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Comment Period Extended for NIST SP 800-171 Assessment Guide
Less than two weeks after the National Institute of Standards and Technology (NIST) published a draft version of NIST SP 800-171A, Assessing Security Requirements for Controlled Unclassified Information, on November 28, the National Archives and Records Administration (NARA) announced today that the comment period has been extended to January 15, 2018. This gives interested …
New Jersey Restricts Retailers’ Collection and Use of Customer Information
On July 21, 2017, Governor Chris Christie signed the Personal Information Privacy and Protection Act (S-1913) (the “Act”) into law, further enhancing the protections afforded to consumers who make retail credit card purchases in New Jersey. As technology has evolved, many retailers rely on electronic barcode scanners to review and capture information on…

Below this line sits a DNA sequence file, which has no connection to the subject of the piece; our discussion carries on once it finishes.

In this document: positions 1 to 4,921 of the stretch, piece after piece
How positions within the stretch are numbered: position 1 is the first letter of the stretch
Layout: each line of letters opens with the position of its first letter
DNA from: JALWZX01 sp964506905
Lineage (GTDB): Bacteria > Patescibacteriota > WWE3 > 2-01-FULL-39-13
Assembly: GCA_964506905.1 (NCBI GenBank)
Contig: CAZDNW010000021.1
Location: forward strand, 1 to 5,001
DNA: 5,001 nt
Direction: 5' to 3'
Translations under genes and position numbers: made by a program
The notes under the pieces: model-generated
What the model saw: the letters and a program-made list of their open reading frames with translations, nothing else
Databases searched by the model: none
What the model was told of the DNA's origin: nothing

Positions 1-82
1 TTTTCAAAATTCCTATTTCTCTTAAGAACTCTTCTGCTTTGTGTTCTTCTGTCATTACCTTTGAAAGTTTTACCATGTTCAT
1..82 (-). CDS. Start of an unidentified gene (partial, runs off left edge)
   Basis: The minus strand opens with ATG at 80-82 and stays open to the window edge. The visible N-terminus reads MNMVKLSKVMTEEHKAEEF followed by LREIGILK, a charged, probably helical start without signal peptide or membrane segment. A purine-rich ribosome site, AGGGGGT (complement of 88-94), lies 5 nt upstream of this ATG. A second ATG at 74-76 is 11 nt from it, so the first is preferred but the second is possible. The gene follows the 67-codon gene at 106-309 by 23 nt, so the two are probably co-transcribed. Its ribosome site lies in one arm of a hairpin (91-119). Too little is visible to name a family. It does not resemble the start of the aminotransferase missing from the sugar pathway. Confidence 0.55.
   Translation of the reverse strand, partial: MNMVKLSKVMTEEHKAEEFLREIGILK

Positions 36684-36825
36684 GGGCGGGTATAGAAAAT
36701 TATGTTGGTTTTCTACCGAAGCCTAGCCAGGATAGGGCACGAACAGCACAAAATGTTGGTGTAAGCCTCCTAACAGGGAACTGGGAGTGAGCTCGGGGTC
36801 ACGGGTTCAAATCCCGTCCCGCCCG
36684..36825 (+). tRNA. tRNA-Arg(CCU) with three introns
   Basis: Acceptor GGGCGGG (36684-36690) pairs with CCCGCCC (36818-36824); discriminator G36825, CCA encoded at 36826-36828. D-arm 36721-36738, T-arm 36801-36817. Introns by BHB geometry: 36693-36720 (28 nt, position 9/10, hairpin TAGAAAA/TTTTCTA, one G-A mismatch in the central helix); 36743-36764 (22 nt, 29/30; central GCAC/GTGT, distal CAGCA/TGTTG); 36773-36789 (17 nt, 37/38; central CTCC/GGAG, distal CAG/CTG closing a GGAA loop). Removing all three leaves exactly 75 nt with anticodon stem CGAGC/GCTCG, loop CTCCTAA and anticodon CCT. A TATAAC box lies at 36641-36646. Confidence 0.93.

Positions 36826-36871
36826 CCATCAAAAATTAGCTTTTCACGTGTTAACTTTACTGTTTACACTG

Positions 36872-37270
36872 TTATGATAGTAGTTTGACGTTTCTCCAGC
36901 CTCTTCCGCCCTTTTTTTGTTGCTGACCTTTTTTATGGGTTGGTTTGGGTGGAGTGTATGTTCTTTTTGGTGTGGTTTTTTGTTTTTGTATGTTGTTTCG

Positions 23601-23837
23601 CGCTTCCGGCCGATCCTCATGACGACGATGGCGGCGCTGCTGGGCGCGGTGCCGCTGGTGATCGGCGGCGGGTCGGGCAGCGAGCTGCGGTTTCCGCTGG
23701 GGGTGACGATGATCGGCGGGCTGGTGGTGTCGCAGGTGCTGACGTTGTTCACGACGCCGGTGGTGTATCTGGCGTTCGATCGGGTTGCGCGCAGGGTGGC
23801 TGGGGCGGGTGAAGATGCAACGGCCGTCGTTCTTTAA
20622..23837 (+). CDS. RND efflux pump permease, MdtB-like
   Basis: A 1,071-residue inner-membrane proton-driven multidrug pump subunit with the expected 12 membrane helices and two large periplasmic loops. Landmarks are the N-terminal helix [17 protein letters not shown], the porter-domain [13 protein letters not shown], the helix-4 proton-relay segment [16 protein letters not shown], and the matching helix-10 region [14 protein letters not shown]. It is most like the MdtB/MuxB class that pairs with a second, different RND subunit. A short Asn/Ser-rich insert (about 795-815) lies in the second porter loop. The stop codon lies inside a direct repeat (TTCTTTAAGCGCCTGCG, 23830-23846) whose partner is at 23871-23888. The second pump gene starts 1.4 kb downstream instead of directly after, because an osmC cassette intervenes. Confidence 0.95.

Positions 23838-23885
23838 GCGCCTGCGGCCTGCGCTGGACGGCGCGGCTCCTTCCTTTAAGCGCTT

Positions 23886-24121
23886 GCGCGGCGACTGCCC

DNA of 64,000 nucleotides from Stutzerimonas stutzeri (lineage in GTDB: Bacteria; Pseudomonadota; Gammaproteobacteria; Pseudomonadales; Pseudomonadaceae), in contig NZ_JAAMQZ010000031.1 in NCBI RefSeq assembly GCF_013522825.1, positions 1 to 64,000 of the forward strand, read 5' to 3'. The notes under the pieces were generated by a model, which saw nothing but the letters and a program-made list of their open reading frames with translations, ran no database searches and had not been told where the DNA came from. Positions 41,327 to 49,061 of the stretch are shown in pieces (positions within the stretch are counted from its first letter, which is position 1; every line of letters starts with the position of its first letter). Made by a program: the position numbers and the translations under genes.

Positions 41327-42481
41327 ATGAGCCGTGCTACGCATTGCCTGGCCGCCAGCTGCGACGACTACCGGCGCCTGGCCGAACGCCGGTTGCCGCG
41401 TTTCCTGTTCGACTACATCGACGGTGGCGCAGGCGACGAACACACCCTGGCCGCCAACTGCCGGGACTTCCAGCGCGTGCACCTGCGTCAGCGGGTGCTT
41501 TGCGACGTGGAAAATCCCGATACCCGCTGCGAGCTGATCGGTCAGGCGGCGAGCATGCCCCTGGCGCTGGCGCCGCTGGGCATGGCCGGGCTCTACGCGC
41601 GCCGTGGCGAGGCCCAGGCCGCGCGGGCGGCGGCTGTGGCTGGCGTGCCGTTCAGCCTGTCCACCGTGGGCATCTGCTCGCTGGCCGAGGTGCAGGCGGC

New OCR Settlement Targets Safety Net Provider on Security Rule Deficiencies
On Wednesday, the U.S. Department of Health and Human Services, Office for Civil Rights announced a $400,000 settlement with Metro Community Provider Network arising from MCPN’s alleged failure to implement adequate security management processes to safeguard electronic protected health information in accordance with the Health Insurance Portability and Accountability Act Security Rule. This settlement followed …